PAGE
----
While raising the possibility of a government closure, the latest GOP plan is actually aimed at avoiding one. GOP leaders are looking to shift the fight over healthcare to even more important legislation required to prevent the government from defaulting on its financial obligations.
Even top advocates of the strategy to defund Obamacare by attaching it to a stopgap government funding bill acknowledge it has no future in the Democratic-controlled Senate. Senate Democrats have the votes to strip away the healthcare provision and send the stopgap measure right back to the House.
House Democrats have signaled that they don't like the underlying stopgap measure because it is consistent with the across-the-board sequestration cuts they detest, but they'll face a lot of pressure to supply votes if a "clean" funding bill comes back from the Senate.
White House spokesman Jay Carney said Obama would be willing to accept a short-term budget at current spending levels to keep the government open and provide time for negotiating a broader deal.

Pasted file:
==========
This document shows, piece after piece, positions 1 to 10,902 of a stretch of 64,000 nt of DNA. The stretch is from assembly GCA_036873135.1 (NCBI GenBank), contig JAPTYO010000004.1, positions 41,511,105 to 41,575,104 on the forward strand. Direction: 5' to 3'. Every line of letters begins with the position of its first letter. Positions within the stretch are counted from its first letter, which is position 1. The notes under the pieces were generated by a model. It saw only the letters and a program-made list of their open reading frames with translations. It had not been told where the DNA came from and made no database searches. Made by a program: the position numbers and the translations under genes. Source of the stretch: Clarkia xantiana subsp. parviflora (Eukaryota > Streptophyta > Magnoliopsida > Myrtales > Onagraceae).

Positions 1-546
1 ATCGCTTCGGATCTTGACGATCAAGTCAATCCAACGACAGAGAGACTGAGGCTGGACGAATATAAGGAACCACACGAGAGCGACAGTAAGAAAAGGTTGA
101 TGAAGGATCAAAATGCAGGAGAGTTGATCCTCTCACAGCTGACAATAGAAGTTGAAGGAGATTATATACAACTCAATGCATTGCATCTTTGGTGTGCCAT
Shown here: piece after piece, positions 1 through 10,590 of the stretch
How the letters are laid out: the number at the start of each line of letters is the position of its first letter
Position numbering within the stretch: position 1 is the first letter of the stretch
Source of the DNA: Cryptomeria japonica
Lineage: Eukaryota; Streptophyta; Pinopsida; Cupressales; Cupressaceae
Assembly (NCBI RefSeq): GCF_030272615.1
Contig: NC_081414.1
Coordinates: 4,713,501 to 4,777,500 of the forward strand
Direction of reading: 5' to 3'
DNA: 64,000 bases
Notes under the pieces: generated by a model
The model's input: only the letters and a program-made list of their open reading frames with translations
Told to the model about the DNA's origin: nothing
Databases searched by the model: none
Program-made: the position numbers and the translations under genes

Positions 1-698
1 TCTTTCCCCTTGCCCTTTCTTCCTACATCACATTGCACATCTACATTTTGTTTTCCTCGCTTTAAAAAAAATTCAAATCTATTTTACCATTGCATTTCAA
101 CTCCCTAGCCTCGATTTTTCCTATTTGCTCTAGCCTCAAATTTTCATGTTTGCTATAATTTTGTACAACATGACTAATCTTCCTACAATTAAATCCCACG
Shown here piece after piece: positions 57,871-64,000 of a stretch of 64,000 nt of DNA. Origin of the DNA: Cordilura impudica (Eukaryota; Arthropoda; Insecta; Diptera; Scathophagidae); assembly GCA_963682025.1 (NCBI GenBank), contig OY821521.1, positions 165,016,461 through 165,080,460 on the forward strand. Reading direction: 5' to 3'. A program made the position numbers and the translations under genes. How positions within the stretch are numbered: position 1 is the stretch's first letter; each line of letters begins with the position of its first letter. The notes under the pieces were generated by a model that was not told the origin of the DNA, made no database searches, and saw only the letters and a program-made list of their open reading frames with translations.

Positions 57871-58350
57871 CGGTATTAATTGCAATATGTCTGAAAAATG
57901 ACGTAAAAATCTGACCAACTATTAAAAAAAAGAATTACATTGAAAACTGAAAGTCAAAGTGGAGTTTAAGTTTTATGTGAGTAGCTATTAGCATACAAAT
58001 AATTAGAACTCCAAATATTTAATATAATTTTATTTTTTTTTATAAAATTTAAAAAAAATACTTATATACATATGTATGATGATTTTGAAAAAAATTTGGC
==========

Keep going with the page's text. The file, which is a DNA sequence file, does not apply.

Republicans in the House spent Wednesday talking about how hard they would fight to derail the healthcare law on the eve of its implementation and weren't conceding that their Senate rivals would undo their handiwork. But a key force in the tea party drive against the law conceded the point even before the fight officially began, yet urged the House to force a government shutdown rather than retreat.
"Harry Reid will no doubt try to strip the defund language from the continuing resolution, and right now, he likely has the votes to do so," said Sen. Ted Cruz, R-Texas, referring to the Senate majority leader, a Nevada Democrat. "At that point, House Republicans must stand firm, hold their ground and continue to listen to the American people."